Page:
While the Philippines has an abundance of islands waiting to be explored, there are places that aren’t so far that are definitely worth the visit. Case in point, the world’s oldest chinatown – Binondo. Whether you’re visiting for the first-time or are revisiting, here’s a quick guide on where to go in Chinatown Manila:
Once you are in Manila, look for LRT Line 1. It doesn’t really matter what station you find as long as you buy a ticket going to Carriedo. From there, walk until you reach the old BPI (Bank of the Philippine Islands) building.
Across BPI sits Sta. Cruz Church, which is the usual jump-off point for tourists. The church was named after the Holy Cross found by Governor Alfonso Fajardo de la Tenza in January 9 of 1724. Here, you can see the “miraculous” statue of Nuestra Senora del Pilar (Our Lady of the Pillar), the church’s patron saint.
From there, there are several restaurants and shops that you can go to. But if you’re at a complete lost as to where to head off to first, then here’s a quick guide on where to go in Chinatown Manila for good food:
Dong Bei Dumplings offer authentic, tasty, and affordable northern style dumplings. What is even more interesting is that the servers “make” your orders right in front of you. The Kuchay (leek) pork dumplings and the Chinese pancake are their bestsellers. Both dishes sell for about P120. Kuchay dumplings are best dip in vinegar, soy sauce, and garlic sauce.
Where to go: Go to Binondo Church and look for Dong Bei Dumplings at the end of Yuchengco Street.
Behold, the best hopia shop in Chinatown. For P250, you can buy a box of their bestseller Golden Pork Floss Hopia. What makes Eng Bee Tin’s hopia special is its wrapper – made of pork floss (Mahu) a dried meat wool that has a fluffy texture.
Where to go: Go to the corner of Ongpin and Yuchengco Street. It is hard to miss because this place is always crowded.
Above Eng Bee Tin, is Café Mezzanine which is more popularly known as The Fireman’s Cafe. Why? Because all the restaurants revenues are donated to Binondo Paco Fire Search and Rescue Brigade. Some of their bestsellers include lechon kawali, machang, adobo tofu and pata tim.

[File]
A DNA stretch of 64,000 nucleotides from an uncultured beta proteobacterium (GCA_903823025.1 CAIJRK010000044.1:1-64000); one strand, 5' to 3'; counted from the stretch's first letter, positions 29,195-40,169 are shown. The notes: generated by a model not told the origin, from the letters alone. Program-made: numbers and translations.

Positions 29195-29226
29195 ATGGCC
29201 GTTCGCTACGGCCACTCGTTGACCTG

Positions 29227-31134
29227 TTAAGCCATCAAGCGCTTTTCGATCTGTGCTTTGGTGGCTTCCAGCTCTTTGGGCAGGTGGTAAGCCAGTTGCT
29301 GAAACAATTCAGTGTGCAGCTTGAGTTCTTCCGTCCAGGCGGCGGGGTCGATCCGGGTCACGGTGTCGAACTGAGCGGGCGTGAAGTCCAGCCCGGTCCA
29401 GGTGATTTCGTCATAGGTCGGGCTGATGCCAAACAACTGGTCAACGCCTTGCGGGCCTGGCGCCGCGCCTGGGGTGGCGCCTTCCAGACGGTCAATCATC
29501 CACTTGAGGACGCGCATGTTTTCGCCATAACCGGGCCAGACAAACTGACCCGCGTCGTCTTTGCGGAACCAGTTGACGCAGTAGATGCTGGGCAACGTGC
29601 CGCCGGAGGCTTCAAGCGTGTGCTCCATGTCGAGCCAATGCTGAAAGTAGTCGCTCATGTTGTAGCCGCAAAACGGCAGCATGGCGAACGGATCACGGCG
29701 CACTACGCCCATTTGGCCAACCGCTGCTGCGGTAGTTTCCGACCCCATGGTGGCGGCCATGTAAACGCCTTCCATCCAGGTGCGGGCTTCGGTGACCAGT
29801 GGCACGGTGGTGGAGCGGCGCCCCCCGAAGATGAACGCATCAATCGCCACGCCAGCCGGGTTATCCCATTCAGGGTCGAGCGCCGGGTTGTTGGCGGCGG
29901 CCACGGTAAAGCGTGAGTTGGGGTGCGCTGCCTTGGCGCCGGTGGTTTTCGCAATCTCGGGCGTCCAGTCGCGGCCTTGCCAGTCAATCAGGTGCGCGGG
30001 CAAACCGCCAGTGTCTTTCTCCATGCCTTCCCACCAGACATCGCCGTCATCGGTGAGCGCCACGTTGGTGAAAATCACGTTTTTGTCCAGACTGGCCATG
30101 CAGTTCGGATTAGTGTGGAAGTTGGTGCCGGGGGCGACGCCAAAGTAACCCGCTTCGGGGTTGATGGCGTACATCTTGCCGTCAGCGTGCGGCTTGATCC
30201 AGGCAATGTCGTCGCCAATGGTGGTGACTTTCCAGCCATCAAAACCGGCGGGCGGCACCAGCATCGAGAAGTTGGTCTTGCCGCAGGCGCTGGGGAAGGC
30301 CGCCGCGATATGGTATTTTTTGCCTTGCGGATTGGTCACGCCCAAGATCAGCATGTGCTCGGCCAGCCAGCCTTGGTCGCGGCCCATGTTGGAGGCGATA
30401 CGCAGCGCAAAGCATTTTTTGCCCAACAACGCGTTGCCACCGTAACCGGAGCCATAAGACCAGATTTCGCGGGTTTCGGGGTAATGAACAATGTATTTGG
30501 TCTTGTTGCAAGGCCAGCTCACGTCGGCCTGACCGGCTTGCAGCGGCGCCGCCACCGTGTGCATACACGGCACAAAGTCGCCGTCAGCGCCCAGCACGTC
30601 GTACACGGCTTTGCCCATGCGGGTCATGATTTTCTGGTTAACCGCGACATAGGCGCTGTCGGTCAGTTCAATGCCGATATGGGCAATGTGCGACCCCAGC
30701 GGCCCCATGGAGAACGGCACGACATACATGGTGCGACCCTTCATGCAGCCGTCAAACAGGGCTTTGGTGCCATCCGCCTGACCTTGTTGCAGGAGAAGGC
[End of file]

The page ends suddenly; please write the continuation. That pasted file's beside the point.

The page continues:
Where to go: Above Eng Bee Tin.
When you go to Chinatown, this place is almost always packed during meal times – which is no surprise though. They have a delicious fried chicken platter that’s become the menu’s bestseller.Sprinkled with oriental spice, Sincerity’s chicken sells for P160 (half) and P320 (whole). Apart from this, their fried oyster cake, shrimp omelet and adobo frog have become restaurant staples, as well.
Where to go: Sincerity is located at 497 E.T. Yunchengco Street.
Commonly known as DEC, Diao Eng Chay sells everything from hopia, imported snacks, frozen chinese food and more. Their take-out meals include dumplings, siomai, chicken pies, and lumpia. Their lumpia is made of shredded bean curd, cabbage, carrots, green beans, and shrimp. On the other hand, the chicken pie filled with cream and mushroom costs P40.
Where to go: 845-847 Salazar St.
Choose from a variety of dimsums. One of its best sellers is the Wai Ying siomai. Other siomai pushcarts you see all over the metro are no match against it. This place is also perfect for “barkada” food hopping.
Where to go: Wai Ying Dimsum is located at Benavidez Street. It is right across Manila Chinatown Hotel.
If you feel like heading over for a food trip and need a place to stay at because you’re too tired to go home, then book a place in Chinatown with Traveloka.
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